New neural network models based on unsupervised competitive learning

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dc.contributor.advisor Coghill, G. en Kia, Seyed Jalal en 2020-06-02T04:39:56Z en 2020-06-02T04:39:56Z en 1993 en
dc.identifier.uri en
dc.description Full text is available to authenticated members of The University of Auckland only. en
dc.description.abstract This thesis examines the development, evaluation and some possible applications of new neural network models based on unsupervlsed competitive learning. Unsupervised learning methods can exploit the statistical regularities of unlabelled input examples and form meaningful representations. Competitive learning is a suitable mechanism for this learning paradigm. The neural network systems which are based on competitive learning are frequently used for solving certain pattern recognition tasks such as pattern classification and 7f-means clustering. Basic aspects of pattern recognition and cluster analysis are outlined. Principles of operation of some important neural network models are described. A review of competitive learning and some associated problems are presented. A new learning algorithm called Dynamic Competitive Learning (DCL) is developed to overcome the deficiencies of simple competitive learning methods which rely on the Winner-Take-All (WTA) type of competition. Unlike the WTA method, the proposed algorithm takes into account all the win-loss information of the competing neurons. Based on the DCL algorithm and the neurobiologically inspired learning processes, two versions (binary and analogue) of a neural network model, termed a differentiator, are presented. Several features of the differentiator (e.g., the use of control neurons and one-step lateral inhibition) distinguish it from other unsupervised learning models. The performance of the proposed models is evaluated for cluster detection and centroid estimation problems using computer simulations. Comparative studies show the superiority of the differentiator over other competitive learning models in terms of efficient use of weight vectors, insensitivity to the initial weight values, speed of training and clustering distortion. By combining the unsupervised differentiator and a supervised associative network, an alternative network for performing mapping operations is achieved. Two versions (binary and analogue) of the mapping network, called the Extended Differentiator Network (EDN) are presented. The speed of training in the EDN is substantially lower than that in the supervised networks which use gradient descent techniques. The operation of the EDN in different Iearning paradigms; namely auto-association, pattern association, pattern classification and regularity detection are investigated. It is shown that the EDN's approach for solving various computational problems, highlighted by its fairly simple structure and ease of training, makes it a viable network for many applications. Three application areas which require the classification, mapping and adaptive learning capabilities of neural networks are outlined and the feasibility of utilising the EDN is investigated. These applications are vowel recognition, voiced/unvoicecbsilence classification and adaptive congestion control for broadband ATM communications networks. Feature extraction techniques from time-varying signals are introduced for the first two applications. With respect to the third application, neural control structures using forward and inverse modeling of the dynamics of the communications network are suggested for the control of the input traffic subject to the bounds on the transmission delay and loss rate. en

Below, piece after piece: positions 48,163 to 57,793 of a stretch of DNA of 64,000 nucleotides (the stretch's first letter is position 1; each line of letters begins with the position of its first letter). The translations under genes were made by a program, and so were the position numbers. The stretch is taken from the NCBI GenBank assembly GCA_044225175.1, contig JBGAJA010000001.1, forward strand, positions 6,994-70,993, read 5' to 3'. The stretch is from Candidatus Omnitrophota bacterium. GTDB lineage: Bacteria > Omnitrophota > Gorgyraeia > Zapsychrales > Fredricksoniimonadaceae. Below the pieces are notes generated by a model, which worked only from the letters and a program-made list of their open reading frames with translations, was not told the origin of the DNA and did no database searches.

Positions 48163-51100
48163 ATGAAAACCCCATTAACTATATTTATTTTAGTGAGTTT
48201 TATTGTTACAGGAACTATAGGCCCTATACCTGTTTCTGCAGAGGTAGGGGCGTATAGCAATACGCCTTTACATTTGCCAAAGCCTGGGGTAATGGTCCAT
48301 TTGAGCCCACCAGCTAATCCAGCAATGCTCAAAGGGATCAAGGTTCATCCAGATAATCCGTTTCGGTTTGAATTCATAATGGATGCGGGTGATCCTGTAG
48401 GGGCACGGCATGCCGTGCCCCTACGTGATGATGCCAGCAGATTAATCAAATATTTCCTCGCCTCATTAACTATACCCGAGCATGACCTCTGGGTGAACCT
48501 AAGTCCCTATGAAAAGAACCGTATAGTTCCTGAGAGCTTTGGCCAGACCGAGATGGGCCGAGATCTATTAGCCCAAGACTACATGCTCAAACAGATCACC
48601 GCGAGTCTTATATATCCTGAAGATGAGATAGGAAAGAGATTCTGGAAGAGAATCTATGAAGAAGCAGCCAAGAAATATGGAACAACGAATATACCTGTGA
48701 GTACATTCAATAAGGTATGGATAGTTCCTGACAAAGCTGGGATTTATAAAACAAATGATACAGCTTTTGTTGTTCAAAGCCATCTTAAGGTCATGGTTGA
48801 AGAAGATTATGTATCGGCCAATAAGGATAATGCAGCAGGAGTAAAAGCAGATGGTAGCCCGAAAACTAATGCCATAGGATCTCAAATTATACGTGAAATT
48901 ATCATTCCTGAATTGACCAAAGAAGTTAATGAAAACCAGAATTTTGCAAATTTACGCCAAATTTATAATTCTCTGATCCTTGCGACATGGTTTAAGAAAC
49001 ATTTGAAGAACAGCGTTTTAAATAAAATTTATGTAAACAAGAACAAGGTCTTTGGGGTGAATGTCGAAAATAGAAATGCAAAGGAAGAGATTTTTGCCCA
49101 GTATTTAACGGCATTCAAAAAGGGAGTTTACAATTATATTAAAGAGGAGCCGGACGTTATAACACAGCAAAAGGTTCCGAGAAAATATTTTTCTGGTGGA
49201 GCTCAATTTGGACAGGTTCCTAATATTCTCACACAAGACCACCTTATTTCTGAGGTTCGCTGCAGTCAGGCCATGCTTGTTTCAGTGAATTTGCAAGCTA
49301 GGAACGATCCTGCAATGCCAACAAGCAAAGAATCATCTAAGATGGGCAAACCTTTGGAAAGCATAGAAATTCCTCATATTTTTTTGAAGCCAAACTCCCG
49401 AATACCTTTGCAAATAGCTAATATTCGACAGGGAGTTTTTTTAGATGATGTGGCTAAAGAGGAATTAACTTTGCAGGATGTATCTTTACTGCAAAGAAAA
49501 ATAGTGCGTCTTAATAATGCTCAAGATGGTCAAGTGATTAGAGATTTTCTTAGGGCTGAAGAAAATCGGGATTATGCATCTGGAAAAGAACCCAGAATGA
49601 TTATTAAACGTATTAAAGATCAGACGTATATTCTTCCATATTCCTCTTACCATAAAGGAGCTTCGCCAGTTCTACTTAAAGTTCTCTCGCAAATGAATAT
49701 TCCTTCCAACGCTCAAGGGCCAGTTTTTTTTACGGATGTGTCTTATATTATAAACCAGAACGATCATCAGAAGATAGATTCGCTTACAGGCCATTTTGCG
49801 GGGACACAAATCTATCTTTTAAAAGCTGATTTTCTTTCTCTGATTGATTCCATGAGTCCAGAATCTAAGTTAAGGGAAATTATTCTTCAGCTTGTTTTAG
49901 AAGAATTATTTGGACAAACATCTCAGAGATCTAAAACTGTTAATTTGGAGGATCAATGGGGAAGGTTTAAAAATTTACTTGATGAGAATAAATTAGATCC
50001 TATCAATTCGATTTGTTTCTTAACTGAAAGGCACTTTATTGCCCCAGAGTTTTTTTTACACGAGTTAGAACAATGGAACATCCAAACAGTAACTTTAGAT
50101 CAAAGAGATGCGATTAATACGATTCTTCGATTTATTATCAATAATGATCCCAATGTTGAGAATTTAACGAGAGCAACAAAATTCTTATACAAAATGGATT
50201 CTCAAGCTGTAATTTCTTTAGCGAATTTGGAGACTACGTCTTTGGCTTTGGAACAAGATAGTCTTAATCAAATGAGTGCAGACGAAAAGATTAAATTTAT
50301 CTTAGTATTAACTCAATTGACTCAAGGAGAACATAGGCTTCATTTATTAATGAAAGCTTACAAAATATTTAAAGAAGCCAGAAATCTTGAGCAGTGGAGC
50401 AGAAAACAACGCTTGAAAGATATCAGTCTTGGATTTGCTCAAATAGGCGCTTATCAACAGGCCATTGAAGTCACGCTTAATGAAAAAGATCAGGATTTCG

dc.publisher ResearchSpace@Auckland en
dc.relation.ispartof PhD Thesis - University of Auckland en
dc.relation.isreferencedby UoA9973831614002091 en
dc.rights Items in ResearchSpace are protected by copyright, with all rights reserved, unless otherwise indicated. en
dc.rights Restricted Item. Full text is available to authenticated members of The University of Auckland only. en
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dc.title New neural network models based on unsupervised competitive learning en
dc.type Thesis en Electrical and Electronic Engineering en The University of Auckland en Doctoral en PhD en
dc.rights.holder Copyright: The author en

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